Berlin [pt. 1]

August 24, 2010

I just spent a couple of days in Berlin. The weather there was nice and warm and sunny with only a few clouds in the sky but, alas, I was there for an art historical conference so most of the time I stayed in a darkened room staring at photos of 14th century paintings projected onto a wall. I also spent a considerable amount of time in the museum so I really didn’t get to see too much of the city. On the one hand this is a pity because, I have to confess, it was my first time in Berlin. On the other hand, I did find the time for a long walk all around town and I can’t help the impression that it isn’t such a pretty sight, anyway. At least not for my taste.

The city abounds with that particular brand of 19th century architecture that aims to appear imperial and monumental but in the end only manages to look crude and grey and dumpy. Much of that old building structure has, however, been destroyed by the bombs of the Second World War and not all of it has been rebuilt. Add to that the corridor cut right through the city by the now overthrown Berlin Wall and you get a metropolis interspersed with vast plots of actual inner-city wasteland.

This, you might say, still has a certain charm, but the real problem is that out of all this wasteland there has grown, in recent years, an awkward mess of building sites and modern architecture. Don’t get me wrong, I don’t have anything against modern or contemporary architecture per se. A few of those new buildings in Berlin are actually pretty cool – but the emphasis lies on “a few”. Unfortunately, with the larger part of them the architects’ sole concept seems to have been to make the structures look, well, modern by dressing them up with as much glass and metal as possible – and that’s about all the thought they seem to have put into the planning.

Oddly enough, the only buildings with a discernible concept regarding aesthetics as well as function and urbanism seem to be the endless rows of tenement houses along the Karl Marx-Allee, erected by the communist government of the German Democratic Republic in the 1950s. Come to think of it, it’s not that odd at all: In the end, trying to plan and control every aspect of their citizens’ lives, including the houses they live in, is what totalitarian regimes do, isn’t it?Considering their political background the merits of those tenement houses and their founders are, after all, of a somewhat dubious nature… The same applies, of course, to one of Berlin’s most famous landmarks, the Fernsehturm (“television tower”) whose top scrapes the sky at 368 meters above the ground. Upon its completion in 1969 it was the second highest building in all of Europe and clearly intended to symbolize the socialist regime’s modernity, efficiency and power.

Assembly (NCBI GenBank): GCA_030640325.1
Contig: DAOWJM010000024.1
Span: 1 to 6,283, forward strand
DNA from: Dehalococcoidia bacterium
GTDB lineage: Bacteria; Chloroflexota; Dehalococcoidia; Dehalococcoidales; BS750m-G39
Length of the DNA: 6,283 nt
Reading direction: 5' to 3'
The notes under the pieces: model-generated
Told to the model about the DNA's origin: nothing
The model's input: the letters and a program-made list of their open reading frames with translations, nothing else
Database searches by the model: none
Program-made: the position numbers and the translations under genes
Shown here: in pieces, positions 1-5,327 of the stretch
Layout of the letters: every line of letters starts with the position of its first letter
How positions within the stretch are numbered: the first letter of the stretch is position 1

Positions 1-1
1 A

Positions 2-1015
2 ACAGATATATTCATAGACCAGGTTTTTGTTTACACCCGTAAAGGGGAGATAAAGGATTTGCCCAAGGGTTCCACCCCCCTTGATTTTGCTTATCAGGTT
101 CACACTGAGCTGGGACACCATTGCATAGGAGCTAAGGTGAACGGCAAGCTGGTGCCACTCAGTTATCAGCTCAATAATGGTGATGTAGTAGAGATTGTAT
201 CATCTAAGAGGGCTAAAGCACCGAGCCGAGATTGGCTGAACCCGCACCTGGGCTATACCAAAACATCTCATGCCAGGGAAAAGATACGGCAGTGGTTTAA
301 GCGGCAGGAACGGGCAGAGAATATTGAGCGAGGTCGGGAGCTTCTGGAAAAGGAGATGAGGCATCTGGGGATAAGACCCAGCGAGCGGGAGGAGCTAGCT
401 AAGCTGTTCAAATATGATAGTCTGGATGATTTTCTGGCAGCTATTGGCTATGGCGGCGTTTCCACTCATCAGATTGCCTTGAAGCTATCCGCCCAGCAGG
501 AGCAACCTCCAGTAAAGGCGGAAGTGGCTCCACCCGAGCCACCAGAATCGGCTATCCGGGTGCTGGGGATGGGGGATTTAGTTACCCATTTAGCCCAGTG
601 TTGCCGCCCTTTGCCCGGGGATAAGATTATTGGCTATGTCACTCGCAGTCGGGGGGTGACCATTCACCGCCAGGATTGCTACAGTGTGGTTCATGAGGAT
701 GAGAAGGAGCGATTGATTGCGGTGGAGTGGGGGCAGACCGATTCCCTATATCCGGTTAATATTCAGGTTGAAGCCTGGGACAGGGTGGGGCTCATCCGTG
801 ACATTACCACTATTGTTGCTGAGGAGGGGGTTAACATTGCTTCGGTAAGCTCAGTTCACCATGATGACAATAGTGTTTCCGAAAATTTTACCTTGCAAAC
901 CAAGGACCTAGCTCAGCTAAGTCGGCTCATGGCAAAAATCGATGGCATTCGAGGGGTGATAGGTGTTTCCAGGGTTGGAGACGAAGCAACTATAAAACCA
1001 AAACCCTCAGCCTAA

Still, the Fernsehturm is a remarkable piece of architecture that has aged rather well. It certainly has outlived the political system that generated it, but you could argue that architecture does have a tendency to do that – think, for example, the Roman Empire and the Colosseum…

Compared to the adjacent Marienkirche (“St. Mary’s Church”) Berlin’s Fernsehturm is, however, still a new building. For all we know that church was first built around 1260/1270, and presents itself today in pretty much the same state as in the 15th century when it was reconstructed after a fire. With its pointed gables and the warm glow of its red brick structure the Marienkirche adds a perhaps unexpected picturesque touch to the city’s architectural landscape.

I was also pleasantly surprised to find that the church even hosts some fragments of late medieval wall paintings, among them a poorly preserved Danse Macabre, or Dance of Death, dating to ca. 1490. Today this long painted row of the living lead in the dance by skeletons and corpses is reduced to a series of shadowy shapes, so that the painting itself has an eerie, ghostlike appearance which fits the subject well.

Speaking of the dead: Of all the more recent additions to Berlin’s monumental landscape it was Peter Eisenmann’s Memorial to the Murdered Jews of Europe, completed in 2005, that impressed me the most. It consists of 2711 concrete slabs, vaguely reminiscent of tombstones, placed in parallel rows over an area of almost five acres. Standing by its side you can actually overlook the monument, but as you enter among the slabs the ground level gradually sinks, and soon enough it’s the slabs that are overlooking you, leaving you with the feeling of being trapped in a maze.

Some of the other visitors, especially teenagers, used the place to play hide and seek as if it was a hall of mirrors at a fun fair. Incidentally, the monument has been confronted with much criticism for its perceived “fun factor” and for being a site that people actually enjoy visiting. I don’t know, maybe I was just in a gloomy mood from all the depressing 19th century architecture of Unter den Linden and elsewhere, but to me the Memorial definitely wasn’t an enjoyable experience. To me it wasn’t a place to play hide and seek, but a place to get lost in, an uncanny underground world that speaks of imprisonment and death; an oversized graveyard where the sky is only a tiny patch of blue framed by dark shadows, far away and out of reach; a place that creates a sentiment of nausea and dread, in other words: A place that does its job as being a reminder of the Holocaust.

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